La forma di governo presidenziale dell’Indonesia, fra lasciti autoritari del passato e inquietudini recenti
Indonesia’s presidential form of government: Authoritarian legacies of the past and recent unrest - This article analyses the presidential form of government of the Republic of Indonesia. In so doing, it focuses both on the constitutional and legislative provisions currently in force and on the cultural factors that have contributed to shaping constitutional law in Indonesia since independence. The dominant authoritarian culture of the founding years, embodied first and foremost by Soepomo’s integralism, led to the relatively ambiguous Constitution of 1945, based on a strong President and limited checks and balances. The authoritarian traits of the system were further accentuated by Sukarno’s and Suharto’s authoritarian styles of government. After Suharto’s resignation in 1998, the Constitution was significantly amended so as to redefine and limit presidential powers and the relations between the President and the legislative branch. Recent developments seem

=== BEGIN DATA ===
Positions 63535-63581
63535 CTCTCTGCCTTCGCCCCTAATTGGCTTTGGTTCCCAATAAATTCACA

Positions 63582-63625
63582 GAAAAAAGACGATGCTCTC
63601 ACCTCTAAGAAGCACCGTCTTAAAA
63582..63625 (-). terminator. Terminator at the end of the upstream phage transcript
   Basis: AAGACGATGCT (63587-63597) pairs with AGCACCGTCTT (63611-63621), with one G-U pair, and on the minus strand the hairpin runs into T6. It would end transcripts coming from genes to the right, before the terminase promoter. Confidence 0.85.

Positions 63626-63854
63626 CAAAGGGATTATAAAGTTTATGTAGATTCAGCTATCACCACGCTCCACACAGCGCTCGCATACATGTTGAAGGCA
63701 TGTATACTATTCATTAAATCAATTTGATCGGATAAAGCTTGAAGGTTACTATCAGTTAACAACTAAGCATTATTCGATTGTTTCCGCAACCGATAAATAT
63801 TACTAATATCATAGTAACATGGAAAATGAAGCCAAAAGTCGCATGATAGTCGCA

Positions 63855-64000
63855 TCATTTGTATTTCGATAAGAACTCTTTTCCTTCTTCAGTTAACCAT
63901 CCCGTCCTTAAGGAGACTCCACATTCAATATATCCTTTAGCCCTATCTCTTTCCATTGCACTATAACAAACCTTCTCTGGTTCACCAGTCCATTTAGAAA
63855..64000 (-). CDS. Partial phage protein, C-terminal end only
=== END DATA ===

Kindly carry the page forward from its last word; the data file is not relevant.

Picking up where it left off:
to suggest that the transition to constitutional democracy known as Reformasi has not been entirely successful so far.
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